Feliz Navidad! Christmas in Mexico

Photo by Doug Knuth

The night may or may not be holy, depending on your belief system, but it will definitely not be silent. I’ve learned from my time in Mexico to expect Christmas Eve, Noche Buena, to be the noisiest night of the year. In that peculiarly Latino mix, religion is zealously celebrated in a militant manner. Groups […]

Traveling Roots

Making myself at home in  my hotel room...

According to Hodding Carder, “There are two lasting bequests we can give our children: One is roots, the other is wings.” Is it a Really a Bequest? One of the more intelligent assessments I’ve heard about parenting, but it gave me pause. Is wanderlust a hereditary trait? Will scientists soon report that they’ve discovered the […]

Copper Canyon: Into the Deep

Wm Leler's photo of Copper Canyon.

“There’s a canyon in northern Mexico, bigger and deeper than the Grand Canyon…” I’d heard this years before I came to live in Mexico. So when some American friends said they wanted to visit Copper Canyon, we decided to rendezvous in Los Mochis and make the trip together. Copper Canyon Copper Canyon is actually the […]

Weekend in San Francisco

Pedro Szekely's photo of the Golden Gate Bridge.

Party in San Francisco! I follow sports just about as closely as I follow the weather conditions on Pluto. Yet it did vaguely seep into my consciousness that the San Francisco baseball team was playing in the World Series. “Hope that’s all over before I get there,” I thought. The Series itself did end before […]

Best of the Maya Part VI: What Happened?

Carlos Adampol Galindo's photo of Palenque.

What Went Wrong? The 64,000 cocoa question (for a time the Maya used chocolate as currency!) is what went wrong? What caused this highly developed, safisticated and scientific culture to collapse? Scholars have proposed various theories all of which cluster around themes strikingly familiar to contempary times; overpopulation, war, overtaxing of the environment, drought. Its […]

Chichén Itzá: Best of the Maya Part V

Frank Kovalchek's photo of Chichen Itza.

Entering Chichén Itzá, the visitor is immediately confronted with a pyramid so striking it encapsulates what most of us think of when we think of Mesoamerican ruins. But El Castillo is more than just a perfect pyramid, it is actually a giant representation of the Mayan calendar. The sprawling site of Chichén Itzá is so […]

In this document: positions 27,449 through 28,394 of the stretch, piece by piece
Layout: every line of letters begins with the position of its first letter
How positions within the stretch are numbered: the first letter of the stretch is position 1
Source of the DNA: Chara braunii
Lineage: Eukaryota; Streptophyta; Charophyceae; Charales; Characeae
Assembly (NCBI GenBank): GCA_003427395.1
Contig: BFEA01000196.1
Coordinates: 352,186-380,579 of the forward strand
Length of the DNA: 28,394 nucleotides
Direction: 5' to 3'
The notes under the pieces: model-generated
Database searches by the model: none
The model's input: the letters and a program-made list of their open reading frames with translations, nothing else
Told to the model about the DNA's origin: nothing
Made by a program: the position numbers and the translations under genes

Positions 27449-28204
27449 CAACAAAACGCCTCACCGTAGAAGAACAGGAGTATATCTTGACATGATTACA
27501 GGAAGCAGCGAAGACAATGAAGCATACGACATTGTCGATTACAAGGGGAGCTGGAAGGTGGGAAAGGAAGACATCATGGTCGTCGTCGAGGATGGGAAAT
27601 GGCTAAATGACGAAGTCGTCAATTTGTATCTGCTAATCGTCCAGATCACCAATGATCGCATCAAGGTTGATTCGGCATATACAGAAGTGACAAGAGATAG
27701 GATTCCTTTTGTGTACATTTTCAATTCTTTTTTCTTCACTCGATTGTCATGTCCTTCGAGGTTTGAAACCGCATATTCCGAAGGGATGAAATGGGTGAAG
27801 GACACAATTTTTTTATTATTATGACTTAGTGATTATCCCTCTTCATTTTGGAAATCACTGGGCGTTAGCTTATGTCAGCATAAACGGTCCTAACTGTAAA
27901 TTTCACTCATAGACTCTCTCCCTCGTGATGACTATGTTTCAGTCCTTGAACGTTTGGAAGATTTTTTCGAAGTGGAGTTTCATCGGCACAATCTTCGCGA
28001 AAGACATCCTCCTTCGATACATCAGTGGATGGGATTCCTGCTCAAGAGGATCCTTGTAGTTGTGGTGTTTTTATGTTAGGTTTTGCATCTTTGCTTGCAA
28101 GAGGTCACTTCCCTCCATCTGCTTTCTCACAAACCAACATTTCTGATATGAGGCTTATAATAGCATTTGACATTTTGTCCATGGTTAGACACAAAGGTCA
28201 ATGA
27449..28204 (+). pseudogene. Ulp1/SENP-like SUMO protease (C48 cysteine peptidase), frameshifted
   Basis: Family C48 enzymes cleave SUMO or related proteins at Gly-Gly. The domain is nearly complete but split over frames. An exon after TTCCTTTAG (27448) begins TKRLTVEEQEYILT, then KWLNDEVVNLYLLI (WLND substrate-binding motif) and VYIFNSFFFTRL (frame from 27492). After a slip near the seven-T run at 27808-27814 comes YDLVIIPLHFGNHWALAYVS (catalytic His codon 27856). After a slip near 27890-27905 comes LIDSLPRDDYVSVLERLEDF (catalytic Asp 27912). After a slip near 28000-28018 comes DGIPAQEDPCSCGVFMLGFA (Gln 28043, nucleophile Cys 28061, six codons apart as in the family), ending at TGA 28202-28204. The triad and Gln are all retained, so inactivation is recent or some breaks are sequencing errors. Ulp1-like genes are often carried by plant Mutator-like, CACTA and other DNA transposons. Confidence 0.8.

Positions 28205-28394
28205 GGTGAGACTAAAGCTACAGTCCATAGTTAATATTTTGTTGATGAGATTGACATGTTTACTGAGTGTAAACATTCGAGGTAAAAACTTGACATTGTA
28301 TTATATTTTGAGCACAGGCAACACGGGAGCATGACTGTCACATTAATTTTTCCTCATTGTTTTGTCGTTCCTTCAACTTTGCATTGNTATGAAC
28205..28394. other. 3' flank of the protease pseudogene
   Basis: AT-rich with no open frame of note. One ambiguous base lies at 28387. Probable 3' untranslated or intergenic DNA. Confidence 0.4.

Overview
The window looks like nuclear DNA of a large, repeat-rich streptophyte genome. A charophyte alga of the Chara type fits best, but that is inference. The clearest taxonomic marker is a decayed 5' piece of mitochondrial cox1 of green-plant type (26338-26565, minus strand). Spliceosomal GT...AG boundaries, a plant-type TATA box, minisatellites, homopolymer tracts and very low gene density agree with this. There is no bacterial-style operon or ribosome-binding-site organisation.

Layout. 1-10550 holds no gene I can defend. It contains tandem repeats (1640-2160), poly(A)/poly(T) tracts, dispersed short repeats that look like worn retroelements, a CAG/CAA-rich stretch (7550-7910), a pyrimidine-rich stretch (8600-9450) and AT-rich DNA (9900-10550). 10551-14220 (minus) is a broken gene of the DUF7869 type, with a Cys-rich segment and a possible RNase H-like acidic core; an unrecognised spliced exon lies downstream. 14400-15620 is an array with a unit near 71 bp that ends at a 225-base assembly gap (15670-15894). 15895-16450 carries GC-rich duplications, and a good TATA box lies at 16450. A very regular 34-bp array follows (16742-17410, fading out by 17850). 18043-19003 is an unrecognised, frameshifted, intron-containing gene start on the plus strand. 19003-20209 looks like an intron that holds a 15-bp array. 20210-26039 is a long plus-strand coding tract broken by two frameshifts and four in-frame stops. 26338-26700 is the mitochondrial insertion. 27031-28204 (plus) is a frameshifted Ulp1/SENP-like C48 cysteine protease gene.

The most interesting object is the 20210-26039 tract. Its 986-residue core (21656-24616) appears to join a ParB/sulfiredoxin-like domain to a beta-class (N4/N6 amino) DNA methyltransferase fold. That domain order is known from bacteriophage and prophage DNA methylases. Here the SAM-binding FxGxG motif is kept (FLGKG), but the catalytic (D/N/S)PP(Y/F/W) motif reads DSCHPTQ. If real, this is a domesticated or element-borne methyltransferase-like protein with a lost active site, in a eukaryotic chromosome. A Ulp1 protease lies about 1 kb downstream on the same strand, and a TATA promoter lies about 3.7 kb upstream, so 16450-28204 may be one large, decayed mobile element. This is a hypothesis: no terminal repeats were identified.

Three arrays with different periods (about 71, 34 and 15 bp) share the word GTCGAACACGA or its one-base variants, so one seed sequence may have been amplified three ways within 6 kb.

Uxmal: Best of the Maya Part IV

Laurent de Walick's photo of carvings at Uxmal.

Less likely to appear in one of those cable channel documentaries, or on the cover of a guidebook or the travel agency poster, Uxmal is the least well known of the Mayan sites mentioned in this series. That does not mean that you will be in any way disappointed in the ruins. Only that you’ll be […]

Palenque: Best of the Maya Part III

An en Alain's photo of Palenque

Palenque If you are only going to see one Mayan site in your life, I would recommend Palenque. With its gleaming white lime stone buildings, intact roof combs, intricately carved stele and lively jungle atmosphere, Palenque has it all. It’s not nearly as large (a lot of promising mounds in the jungle have not yet […]

Copán: Best of the Maya Part II

Photo by Adalberto.H.Vega.

  Michael Angelo’s ancient Mayan cousin must have lived here. Seriously. Copán, which lies in the northwestern part of Honduras not far from Guatemala, is covered with spectacularly carved stele and sculptures. History written in stone. You can see Mayan carvings at other sites, but nothing compares to those at Copán. Copán was occupied for over […]

Tikal: Best of the Maya, Part I

kangotraveler's photo of Tikal

Builders of monuments, creators of calendars and discoverers of chocolate, the Maya easily hold their own as one of the most fascinating civilizations to have left their mark on the world. Mayan sites are some of the primary attractions which bring travelers to the American isthmus.   Today we’ll begin a tour of the some of […]